8th October 2013

Features: Ford walks the Line - 100 years on

It is something we all take for granted, its efficiency so obvious as to make one wonder why it took the industrial revolution so long to figure it out.

And then a hundred years ago along came a guy called Henry Ford, with his idea to have a moving assembly line at his Highland Park assembly plant. Here in 84 steps the Model T Ford’s 3,000 parts formed a car that brought mobility to the masses and dropped the assembly time for a single vehicle from 12 hours to about 90 minutes. This method was refined over the following years, allowing the Ford Motor Company to drop the price of the Model T from 0 to less than 0 for U.S. customers. Eventually, Ford built a Model T every 24 seconds and sold more than 15 million worldwide by 1927, accounting for half of all automobiles then sold.

It didn’t take long for the manufacturers of phonographs, vacuum cleaners, refrigerators and other consumer goods to copy the Henry Ford assembly line manufacturing process. As Bob Casey, former curator of transportation at The Henry Ford commented, “The assembly line became the characteristic American mode of production.”

Ford Executive Chairman Bill Ford said; “One hundred years ago, my great-grandfather had a vision to build safe and efficient transportation for everyone.” I am proud he was able to bring the freedom of mobility to millions by making cars affordable to families and that his vision of serving people still drives everything we do today.”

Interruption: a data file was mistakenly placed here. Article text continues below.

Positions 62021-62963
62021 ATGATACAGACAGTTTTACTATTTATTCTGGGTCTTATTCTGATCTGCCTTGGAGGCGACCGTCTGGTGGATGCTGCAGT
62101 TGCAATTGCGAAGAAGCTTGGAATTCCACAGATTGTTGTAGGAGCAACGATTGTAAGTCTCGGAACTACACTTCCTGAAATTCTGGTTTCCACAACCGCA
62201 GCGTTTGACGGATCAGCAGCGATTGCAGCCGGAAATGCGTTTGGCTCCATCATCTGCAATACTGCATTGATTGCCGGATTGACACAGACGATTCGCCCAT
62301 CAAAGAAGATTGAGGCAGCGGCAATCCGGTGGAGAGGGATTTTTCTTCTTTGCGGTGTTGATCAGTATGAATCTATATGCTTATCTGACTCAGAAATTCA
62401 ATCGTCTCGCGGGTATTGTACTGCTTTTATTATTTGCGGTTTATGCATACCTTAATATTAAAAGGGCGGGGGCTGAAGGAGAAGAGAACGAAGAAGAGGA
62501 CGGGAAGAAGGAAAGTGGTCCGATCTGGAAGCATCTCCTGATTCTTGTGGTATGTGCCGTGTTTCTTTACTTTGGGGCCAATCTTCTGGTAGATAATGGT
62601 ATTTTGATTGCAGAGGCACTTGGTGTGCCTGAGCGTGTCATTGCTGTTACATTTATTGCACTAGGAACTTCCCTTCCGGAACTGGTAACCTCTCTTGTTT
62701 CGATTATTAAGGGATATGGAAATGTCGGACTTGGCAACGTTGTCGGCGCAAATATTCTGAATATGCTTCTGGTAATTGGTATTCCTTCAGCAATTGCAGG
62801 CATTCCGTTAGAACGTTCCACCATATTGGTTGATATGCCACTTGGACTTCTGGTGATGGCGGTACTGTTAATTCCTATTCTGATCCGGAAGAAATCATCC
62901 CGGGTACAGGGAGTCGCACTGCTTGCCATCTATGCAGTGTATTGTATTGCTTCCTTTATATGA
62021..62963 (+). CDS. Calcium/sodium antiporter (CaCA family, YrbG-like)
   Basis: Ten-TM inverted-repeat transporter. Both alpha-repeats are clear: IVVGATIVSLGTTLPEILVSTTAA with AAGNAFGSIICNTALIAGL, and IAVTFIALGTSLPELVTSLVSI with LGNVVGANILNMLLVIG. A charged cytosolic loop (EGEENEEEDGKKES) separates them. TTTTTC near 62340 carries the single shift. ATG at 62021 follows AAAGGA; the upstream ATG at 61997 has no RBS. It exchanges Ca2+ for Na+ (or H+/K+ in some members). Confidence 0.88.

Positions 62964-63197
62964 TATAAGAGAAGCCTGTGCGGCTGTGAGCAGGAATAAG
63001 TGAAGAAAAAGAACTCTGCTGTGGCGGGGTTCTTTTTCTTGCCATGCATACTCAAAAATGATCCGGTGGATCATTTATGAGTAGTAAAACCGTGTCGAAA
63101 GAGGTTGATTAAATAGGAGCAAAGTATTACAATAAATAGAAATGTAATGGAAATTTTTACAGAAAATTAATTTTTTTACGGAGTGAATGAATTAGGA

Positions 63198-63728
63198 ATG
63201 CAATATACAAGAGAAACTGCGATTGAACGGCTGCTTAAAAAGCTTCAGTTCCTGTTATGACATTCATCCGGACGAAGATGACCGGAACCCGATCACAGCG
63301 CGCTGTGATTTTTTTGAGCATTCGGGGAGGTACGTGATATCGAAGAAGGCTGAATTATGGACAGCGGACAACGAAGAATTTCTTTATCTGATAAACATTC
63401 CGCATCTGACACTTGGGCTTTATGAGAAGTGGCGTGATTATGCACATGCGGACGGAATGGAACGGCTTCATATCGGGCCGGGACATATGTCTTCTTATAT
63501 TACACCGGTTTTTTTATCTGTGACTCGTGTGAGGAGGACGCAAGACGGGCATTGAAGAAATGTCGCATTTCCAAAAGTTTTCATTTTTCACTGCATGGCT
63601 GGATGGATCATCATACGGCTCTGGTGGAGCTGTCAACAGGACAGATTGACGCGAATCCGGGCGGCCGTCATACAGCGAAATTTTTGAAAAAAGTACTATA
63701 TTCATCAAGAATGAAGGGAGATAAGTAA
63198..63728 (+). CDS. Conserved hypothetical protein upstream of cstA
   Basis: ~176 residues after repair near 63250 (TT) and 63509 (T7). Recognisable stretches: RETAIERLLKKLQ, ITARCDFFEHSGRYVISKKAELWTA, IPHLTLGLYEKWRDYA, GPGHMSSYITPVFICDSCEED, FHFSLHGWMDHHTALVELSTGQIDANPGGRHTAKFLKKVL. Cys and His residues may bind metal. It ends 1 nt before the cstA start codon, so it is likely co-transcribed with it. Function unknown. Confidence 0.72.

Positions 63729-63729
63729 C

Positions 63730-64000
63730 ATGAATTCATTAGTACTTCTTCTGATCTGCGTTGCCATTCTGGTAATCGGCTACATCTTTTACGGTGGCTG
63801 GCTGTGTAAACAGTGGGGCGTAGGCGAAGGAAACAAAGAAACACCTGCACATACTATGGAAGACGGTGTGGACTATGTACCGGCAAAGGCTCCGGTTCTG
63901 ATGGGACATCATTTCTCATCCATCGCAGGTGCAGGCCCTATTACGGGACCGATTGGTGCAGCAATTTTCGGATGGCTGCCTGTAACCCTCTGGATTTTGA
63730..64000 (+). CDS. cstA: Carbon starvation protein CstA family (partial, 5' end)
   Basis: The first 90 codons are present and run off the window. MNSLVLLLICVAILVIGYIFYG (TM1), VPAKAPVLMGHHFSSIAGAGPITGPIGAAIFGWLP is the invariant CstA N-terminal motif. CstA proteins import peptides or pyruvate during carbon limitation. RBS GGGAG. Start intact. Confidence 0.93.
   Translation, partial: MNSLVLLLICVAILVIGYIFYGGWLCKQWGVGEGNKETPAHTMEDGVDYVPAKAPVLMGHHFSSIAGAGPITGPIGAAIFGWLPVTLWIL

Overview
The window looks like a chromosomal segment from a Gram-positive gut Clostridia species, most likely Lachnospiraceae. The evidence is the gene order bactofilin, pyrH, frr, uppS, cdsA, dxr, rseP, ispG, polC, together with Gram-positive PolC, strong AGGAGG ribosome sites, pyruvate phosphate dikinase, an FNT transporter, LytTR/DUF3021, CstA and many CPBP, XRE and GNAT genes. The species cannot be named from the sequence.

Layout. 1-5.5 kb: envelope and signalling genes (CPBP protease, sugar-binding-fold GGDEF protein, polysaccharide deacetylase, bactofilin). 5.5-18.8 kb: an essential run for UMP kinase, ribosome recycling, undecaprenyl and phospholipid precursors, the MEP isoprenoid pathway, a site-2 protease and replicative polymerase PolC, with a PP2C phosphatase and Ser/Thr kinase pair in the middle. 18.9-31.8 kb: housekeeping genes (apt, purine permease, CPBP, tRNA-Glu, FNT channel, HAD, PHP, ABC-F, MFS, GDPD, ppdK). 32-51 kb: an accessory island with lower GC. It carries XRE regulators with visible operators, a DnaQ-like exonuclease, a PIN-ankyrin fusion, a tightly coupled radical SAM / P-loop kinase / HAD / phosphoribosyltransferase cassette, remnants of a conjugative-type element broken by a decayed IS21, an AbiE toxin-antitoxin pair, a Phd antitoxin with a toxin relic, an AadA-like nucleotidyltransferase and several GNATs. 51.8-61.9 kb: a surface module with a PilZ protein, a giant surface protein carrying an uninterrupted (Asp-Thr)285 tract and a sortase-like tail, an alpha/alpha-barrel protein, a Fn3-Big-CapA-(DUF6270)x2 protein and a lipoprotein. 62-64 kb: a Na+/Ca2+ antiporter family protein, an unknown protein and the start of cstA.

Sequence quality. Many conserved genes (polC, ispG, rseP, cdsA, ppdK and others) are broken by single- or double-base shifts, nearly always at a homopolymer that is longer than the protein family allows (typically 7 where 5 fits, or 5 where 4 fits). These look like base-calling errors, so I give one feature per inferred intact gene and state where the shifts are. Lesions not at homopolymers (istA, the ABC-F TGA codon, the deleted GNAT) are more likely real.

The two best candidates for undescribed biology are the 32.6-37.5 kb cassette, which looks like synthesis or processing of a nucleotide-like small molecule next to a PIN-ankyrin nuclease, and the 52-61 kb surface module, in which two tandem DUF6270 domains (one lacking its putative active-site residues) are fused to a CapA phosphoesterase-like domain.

Today Ford is rapidly expanding its advanced manufacturing capabilities and boosting global production so that by 2017, it will increase its global flexible manufacturing to produce on average four different models at each plant around the world. Ford also projects 90% of its plants around the world will be running on a three-shift or crew model by 2017, which will help increase production time more than 30%.

Ford currently builds vehicles on 15 platforms, but by 2017 virtually all their vehicles will be built off nine core platforms, boosting manufacturing efficiency, while giving customers the features, fuel efficiency and technology they want anywhere in the world. Ford’s recent expansions in global manufacturing and production have helped to retain 130,000 hourly and salaried jobs around the world.

By 2015, Ford will have opened the facilities below

  • 2011: Ford Sollers Elabuga Assembly Plant – Russia
  • 2012: Ford Sollers Naberezhnye Chelny Assembly Plant – Russia
  • 2012: Chongqing #2 Assembly Plant – China
  • 2012: Craiova Engine Plant – Romania
  • 2012: Ford Thailand Motors – Thailand
  • 2013: Chongqing Engine Plant – China
  • 2013: Nanchang Assembly – China
  • 2014: Camaçari Engine Plant – Brazil
  • 2014: Chongqing #3 Assembly Plant – China
  • 2014: Chongqing Transmission – China
  • 2014: Sanand Assembly Plant – India
  • 2014: Sanand Engine Plant – India
  • 2015: Hangzhou Assembly – China
  • 2015: Ford Sollers Elabuga Engine Plant – Russia

European production of Ford vehicles now encompasses 22 facilities in total, having begun in Manchester, U.K., in 1911. Last year Ford manufactured more than 1.4 million vehicles in the region, including Europe’s best-selling small car in 2012, the Ford Fiesta.

National Geographic Channel will mark the occasion of Henry Ford’s contribution to with an in-depth new documentary as part of its “Ultimate Factories” program airing Friday, Oct. 18. 

By Tony Toner, BeepBeep.ie Motoring Correspondent.

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